AN INSIDE LOOK - Commentary and opinions on local politics and life in general in Southeastern Massachusetts! Featuring the writings of Bill Gouveia, newspaper columnist for the Sun Chronicle and local cable TV talk show host. Feel free to read, comment and enjoy!
Friday, May 24, 2013
Mansfield Election Turnout Raises Questions
This column originally appeared in The Sun Chronicle on May 24, 2013
AN INSIDE LOOK
By Bill Gouveia
The recipe for holding an election
is simple:Take one large portion of
registered voters, throw in some candidates opposing each other, sprinkle with
an issue or two, mix together vigorously, simmer over medium heat for at least
30 days, then serve.
even the simplest recipe doesn’t work if you leave out one or two of the key
ingredients.This was most obvious
recently in Mansfield, where those trying to serve the local election up to the
people were handicapped by a shortage of two vital ingredients:Candidates and voters.
have seen some pathetic and lamentable election turnouts in this local area
recently.North Attleboro’s 2013 town
election saw less than 10 percent trek to the polls.Norton, Rehoboth and Seekonk had somewhat
similar experiences.To term recent local
voter turnout “poor” in the Sun Chronicle area would be (with the notable
exception of Foxboro) a gross understatement.
in Mansfield, a totally underwhelming 335 people out of over 13,000 registered
voters actually cast ballots.That’s
about 2.25 percent.More people than
that attended the Annual Town Meeting.More
people than that attend junior varsity sporting events in that town.Heck, more people than that stop to look at
accident scenes on the highway.That’s
not a turnout, it’s an expression of complete and utter disdain.
can you blame them?Mansfield had
absolutely no contested races to decide.Not for selectman, not for school committee, not for any town board,
committee or position.Every single candidate
ran unopposed.Except for writing in a
name, voters had no choice whatsoever beyond taking a pass and staying home.So that’s exactly what they did.
does that say about Mansfield in general?Is it indicative of a problem, or a sign of general satisfaction?Are voters lazy, apathetic, or simply
satisfied with what they have and see no reason to even consider any changes?
a pretty safe bet most town officials would have you believe the latter.Some may very well look upon the low voter
turnout and lack of challengers for elected positions as a positive comment on
their performance.And there may be some
validity to that point of view.Perhaps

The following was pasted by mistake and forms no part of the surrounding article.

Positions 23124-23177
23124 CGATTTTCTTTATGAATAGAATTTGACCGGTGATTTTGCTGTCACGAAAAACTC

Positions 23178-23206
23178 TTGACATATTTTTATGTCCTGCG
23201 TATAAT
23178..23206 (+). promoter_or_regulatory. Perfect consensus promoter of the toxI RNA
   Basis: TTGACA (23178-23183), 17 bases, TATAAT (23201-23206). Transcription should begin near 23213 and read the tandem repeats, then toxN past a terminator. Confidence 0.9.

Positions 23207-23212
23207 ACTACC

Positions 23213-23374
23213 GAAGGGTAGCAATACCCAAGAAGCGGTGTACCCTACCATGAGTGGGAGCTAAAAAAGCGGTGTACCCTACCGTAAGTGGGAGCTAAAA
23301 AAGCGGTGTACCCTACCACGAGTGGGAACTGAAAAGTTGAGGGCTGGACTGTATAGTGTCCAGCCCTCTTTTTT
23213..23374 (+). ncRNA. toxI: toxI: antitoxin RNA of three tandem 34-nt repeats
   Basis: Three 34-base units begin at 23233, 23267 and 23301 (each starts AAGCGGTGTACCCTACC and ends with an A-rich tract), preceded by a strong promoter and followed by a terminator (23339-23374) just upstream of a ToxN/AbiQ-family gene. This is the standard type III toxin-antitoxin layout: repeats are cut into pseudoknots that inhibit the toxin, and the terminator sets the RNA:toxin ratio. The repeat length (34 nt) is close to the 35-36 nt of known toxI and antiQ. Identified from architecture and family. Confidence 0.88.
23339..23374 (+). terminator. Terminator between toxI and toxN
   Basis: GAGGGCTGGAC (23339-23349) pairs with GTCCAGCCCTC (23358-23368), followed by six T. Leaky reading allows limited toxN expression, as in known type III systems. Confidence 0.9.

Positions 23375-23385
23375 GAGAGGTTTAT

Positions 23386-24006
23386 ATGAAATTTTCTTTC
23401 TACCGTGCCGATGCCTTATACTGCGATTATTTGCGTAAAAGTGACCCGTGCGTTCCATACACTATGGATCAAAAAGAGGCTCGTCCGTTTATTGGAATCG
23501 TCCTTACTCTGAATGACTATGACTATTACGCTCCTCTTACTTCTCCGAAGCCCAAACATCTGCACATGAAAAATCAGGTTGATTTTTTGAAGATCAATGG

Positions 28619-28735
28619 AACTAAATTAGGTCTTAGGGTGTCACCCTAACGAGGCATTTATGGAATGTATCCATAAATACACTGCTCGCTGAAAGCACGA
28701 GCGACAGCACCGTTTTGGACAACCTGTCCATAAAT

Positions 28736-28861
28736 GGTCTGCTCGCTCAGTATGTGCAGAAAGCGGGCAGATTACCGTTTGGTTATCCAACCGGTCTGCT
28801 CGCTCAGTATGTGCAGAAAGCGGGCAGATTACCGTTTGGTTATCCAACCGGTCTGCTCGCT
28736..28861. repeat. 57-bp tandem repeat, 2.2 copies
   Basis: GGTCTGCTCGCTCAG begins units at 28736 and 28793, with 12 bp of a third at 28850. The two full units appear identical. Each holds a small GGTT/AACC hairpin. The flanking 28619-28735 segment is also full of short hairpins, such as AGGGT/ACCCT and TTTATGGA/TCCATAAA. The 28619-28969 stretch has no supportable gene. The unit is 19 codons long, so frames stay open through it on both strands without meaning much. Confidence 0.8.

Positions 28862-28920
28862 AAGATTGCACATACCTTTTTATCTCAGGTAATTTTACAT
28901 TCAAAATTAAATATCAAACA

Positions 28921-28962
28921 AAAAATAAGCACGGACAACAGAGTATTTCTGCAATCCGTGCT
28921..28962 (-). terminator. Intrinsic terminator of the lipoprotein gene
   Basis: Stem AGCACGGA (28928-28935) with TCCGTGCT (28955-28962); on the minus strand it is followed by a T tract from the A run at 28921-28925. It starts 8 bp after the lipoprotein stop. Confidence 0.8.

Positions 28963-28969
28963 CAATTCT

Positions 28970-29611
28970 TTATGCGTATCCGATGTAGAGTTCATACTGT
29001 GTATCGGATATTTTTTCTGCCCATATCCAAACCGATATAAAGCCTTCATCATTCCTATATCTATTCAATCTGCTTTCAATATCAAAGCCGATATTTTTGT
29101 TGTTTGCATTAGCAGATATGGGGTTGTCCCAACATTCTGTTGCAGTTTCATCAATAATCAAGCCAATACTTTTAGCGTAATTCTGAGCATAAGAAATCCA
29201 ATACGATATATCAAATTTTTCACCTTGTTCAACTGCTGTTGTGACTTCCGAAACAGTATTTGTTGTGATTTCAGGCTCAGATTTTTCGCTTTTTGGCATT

people just feel totally comfortable with government as it is.
a two percent voter turnout?Seriously,
nobody is that good.Two percent is what
you get when there is something wrong, not what you get when voters simply
don’t have interesting choices.Two
percent is a statement made via silence. The question is – what are voters actually
saying by saying nothing?Yes, that’s a
terrible sentence, but I don’t know how else to phrase it.
have been running pretty smoothly in Mansfield.The selectmen seem to be working together well, the town manager has
provided strong leadership, and relations with the school department have
greatly improved.Yet there are still
many issues the town must address in the immediate future, and quite a few will
involve making difficult decisions.It’s
not all sweetness and roses.
tells us that these things are cyclical to some extent.Interest in local affairs ebbs and flows,
usually in accordance with the level of controversy facing the electorate.Put an override on the ballot, and turnout
will increase dramatically.Cut sports
from the high school budget and the turnout will surge.Heck, just have enough candidates to create a
contest and you’ll get much better than two percent.
why aren’t there more contested races?Well,
there are many theories.My own belief
is that it just isn’t as easy to serve your town as it used to be.You seldom get credit when things go right,
and always get blamed when they go wrong.Budgets are in the many tens of millions these days, and it is no fun
making cuts in services people truly care about.Selectmen rightfully defer often to the town
manager, and school committees are really just powerless figureheads since Prop
2-1/2 became law.
no races at all. and only two percent turnout?The only thing that is a recipe for is disaster.
smells funny in Mansfield, and it’s not the sewer plant.Voters and officials were smart enough to
build that in Norton.
Bill Gouveia is a local columnist and
can be emailed at firstname.lastname@example.org and followed on Twitter at